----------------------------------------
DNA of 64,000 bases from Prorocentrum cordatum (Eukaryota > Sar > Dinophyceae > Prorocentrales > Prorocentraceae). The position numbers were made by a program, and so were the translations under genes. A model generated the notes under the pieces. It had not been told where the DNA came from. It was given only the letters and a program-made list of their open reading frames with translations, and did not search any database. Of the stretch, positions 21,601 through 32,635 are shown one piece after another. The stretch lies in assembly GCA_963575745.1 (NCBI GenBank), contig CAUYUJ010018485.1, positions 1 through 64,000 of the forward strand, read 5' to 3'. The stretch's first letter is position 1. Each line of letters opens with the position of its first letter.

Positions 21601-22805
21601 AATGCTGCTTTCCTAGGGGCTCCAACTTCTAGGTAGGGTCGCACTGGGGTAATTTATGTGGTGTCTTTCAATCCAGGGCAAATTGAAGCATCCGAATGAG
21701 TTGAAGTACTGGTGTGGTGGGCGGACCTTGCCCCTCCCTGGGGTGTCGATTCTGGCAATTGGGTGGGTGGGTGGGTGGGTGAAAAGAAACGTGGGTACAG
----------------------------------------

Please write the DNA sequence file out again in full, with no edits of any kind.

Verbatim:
DNA of 64,000 bases from Prorocentrum cordatum (Eukaryota > Sar > Dinophyceae > Prorocentrales > Prorocentraceae). The position numbers were made by a program, and so were the translations under genes. A model generated the notes under the pieces. It had not been told where the DNA came from. It was given only the letters and a program-made list of their open reading frames with translations, and did not search any database. Of the stretch, positions 21,601 through 32,635 are shown one piece after another. The stretch lies in assembly GCA_963575745.1 (NCBI GenBank), contig CAUYUJ010018485.1, positions 1 through 64,000 of the forward strand, read 5' to 3'. The stretch's first letter is position 1. Each line of letters opens with the position of its first letter.

Positions 21601-22805
21601 AATGCTGCTTTCCTAGGGGCTCCAACTTCTAGGTAGGGTCGCACTGGGGTAATTTATGTGGTGTCTTTCAATCCAGGGCAAATTGAAGCATCCGAATGAG
21701 TTGAAGTACTGGTGTGGTGGGCGGACCTTGCCCCTCCCTGGGGTGTCGATTCTGGCAATTGGGTGGGTGGGTGGGTGGGTGAAAAGAAACGTGGGTACAG